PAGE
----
KPMG convened a special debate with a panel of expert business leaders to discuss Africa’s attractiveness as an investment destination, the complexities of doing business in Africa and whether real money could be made in pursuit of the wealth of opportunities on the continent. The panel discussion titled ‘Investing in Turbulent Times – The Great Africa Business Migration’ was broadcast live across sub-Saharan Africa by CNBC-Africa from a live audience in KPMG’s offices in Parktown.
The African Development Bank estimates that African annual expenditure can reach US$2.2 trillion provided the continent sustains an average annual growth rate of over five percent. Africa benefits enormously from, firstly, its wealth in natural resources and the global demand for them, and secondly, from an already vast and growing middle class (with a total population already around one billion) that is driving consumerism. Countries on the continent recently have also been successful in implementing far-reaching economic as well as political reforms, adding to a more conducive business and investment climate.
Maria Ramos, Chief Executive of Absa and Chief Executive of Barclays Africa, points out that despite the recent global financial crisis, “Africa has come through very well”. It is important, however, to remember that Africa is a big continent with very diverse countries and different levels of economic maturity that still lack essential preconditions to business success, such as infrastructure and education. “While Africa is benefitting from a continuous flow of Foreign Direct Investment (FDI), two aspects should not be overlooked: first, domestic investment fuels national economies and also further attracts FDI. Second, inter-African trade needs to be further developed to make the African continent internationally more competitive.”
Too many barriers between African countries still exist, making economic integration a challenge. Due to a lack of infrastructure, education and energy supply, Africa only features in the middle of global economic competitiveness rankings. But it is catching up. One shouldn’t forget that it also took Europe a long time to establish the European Union.
The ‘Great Africa Business Migration’ has clearly taken off, suggesting a promising economic outlook despite starting from a low economic base. Analysts see the economic potential in Africa, global companies are investing increasingly in the continent and existing players are spreading their reach by investing in other countries across the continent. As Michael Andrew, newly appointed Chairman of KPMG International, put it: “I believe a window of economic opportunity exists.” He also encourages Africa to study the emergence of Asian economies and learn from their lessons. “The same discussions we are having in Africa right now were held in Asia many years ago.”
Andrew highlights that FDI into Africa can be divided into three phases: first, India and China have started to buy into natural resources while opening African national markets to low-cost consumer goods manufactured in India and China. Second, Western economies have begun to explore investment opportunities at a pan-African level, recognising the importance of Africa in the future. And third, the possibility of inner-African trade zones is being developed to allow Africa to compete with other parts of the world. “The trend around the world is creating larger trade zones,” says Michael Andrew.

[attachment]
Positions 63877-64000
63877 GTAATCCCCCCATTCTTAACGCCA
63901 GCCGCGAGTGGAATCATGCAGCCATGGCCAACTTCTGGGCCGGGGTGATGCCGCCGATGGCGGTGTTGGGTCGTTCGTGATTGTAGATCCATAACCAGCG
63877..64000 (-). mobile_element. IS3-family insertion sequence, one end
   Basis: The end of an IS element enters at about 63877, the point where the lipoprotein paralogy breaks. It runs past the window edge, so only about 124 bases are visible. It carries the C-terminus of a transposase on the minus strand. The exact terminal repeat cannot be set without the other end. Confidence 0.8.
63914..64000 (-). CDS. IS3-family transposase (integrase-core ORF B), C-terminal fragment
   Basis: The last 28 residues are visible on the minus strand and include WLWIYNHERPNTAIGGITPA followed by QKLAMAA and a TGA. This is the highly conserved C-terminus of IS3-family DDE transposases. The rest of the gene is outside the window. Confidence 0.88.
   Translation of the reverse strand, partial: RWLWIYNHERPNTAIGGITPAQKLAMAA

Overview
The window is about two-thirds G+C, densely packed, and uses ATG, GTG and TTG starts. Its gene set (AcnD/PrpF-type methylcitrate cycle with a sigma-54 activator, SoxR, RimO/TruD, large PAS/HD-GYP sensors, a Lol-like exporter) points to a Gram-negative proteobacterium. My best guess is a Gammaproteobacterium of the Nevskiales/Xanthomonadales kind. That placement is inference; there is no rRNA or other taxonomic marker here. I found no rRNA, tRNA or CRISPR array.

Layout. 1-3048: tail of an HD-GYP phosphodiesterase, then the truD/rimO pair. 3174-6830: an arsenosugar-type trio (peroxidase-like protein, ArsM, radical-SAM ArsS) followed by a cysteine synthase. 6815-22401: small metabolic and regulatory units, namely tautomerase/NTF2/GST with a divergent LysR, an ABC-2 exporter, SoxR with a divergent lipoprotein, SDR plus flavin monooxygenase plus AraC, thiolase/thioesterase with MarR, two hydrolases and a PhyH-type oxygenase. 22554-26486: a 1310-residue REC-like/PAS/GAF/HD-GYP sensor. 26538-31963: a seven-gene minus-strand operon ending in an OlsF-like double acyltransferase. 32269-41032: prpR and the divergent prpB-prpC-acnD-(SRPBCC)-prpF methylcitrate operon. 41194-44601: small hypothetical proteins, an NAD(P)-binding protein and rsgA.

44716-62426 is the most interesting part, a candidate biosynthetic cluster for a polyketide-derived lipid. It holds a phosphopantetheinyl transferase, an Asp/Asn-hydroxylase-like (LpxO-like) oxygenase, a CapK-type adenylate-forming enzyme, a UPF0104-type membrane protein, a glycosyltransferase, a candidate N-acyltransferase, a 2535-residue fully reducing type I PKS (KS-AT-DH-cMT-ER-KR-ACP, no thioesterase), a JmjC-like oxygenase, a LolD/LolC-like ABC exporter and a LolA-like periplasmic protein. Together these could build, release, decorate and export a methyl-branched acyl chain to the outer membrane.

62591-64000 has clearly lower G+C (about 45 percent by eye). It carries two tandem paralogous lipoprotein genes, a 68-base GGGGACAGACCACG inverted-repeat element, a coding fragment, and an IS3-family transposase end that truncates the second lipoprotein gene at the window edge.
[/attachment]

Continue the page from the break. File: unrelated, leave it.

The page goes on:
While it is widely recognised that Africa must extend its existing infrastructure, a special focus should be put on infrastructure related to telecommunications, the legal environment and the financial sector. This would generate far-reaching change in terms of how businesses operate and perform on the African continent.
The panellists highlighted the importance of the banking sector for continuous economic growth in Africa, accompanied by adequate regulatory frameworks. “We need regulatory frameworks to move us forward,” argues Tonye Cole, CEO of the Sahara Group. “Unfortunately, the time it takes to put these policies into place in Africa is far too long. We have a strong political will to put policies into place but we are too slow to implement them.” This is an on-going conversation and engagement between business, government and regulators, while the regulatory framework becomes increasingly complex.
Progress has been made regarding the enforcement of regulatory frameworks, especially since businesses from Africa are increasingly operating in a global context and are therefore obliged to follow global agreements. “We are starting to get this right in a lot of African countries,” says Absa’s Maria Ramos.
Professor Nick Binedell, Founding Director of the Gordon Institute of Business Science, pointed out that by 2040 the African workforce will be the biggest in the world, highlighting the requirement for quality education. He knows that the African continent is still falling short in providing world-class education systems, forcing many Africans to go abroad. Without strong schooling systems emphasising mathematics and science, it will be difficult to build up African innovation – which is crucial to the future success of Africa – and even to ensure the employability of this growing workforce.
Professor Binedell also highlights the importance of making African countries attractive to the outside world: “We need to strengthen economic diplomacy to look after African interests. We must develop African businesses to support our increasingly important position in the world.”
To do this successfully, all panellists agreed, strong political leadership is fundamental and essential.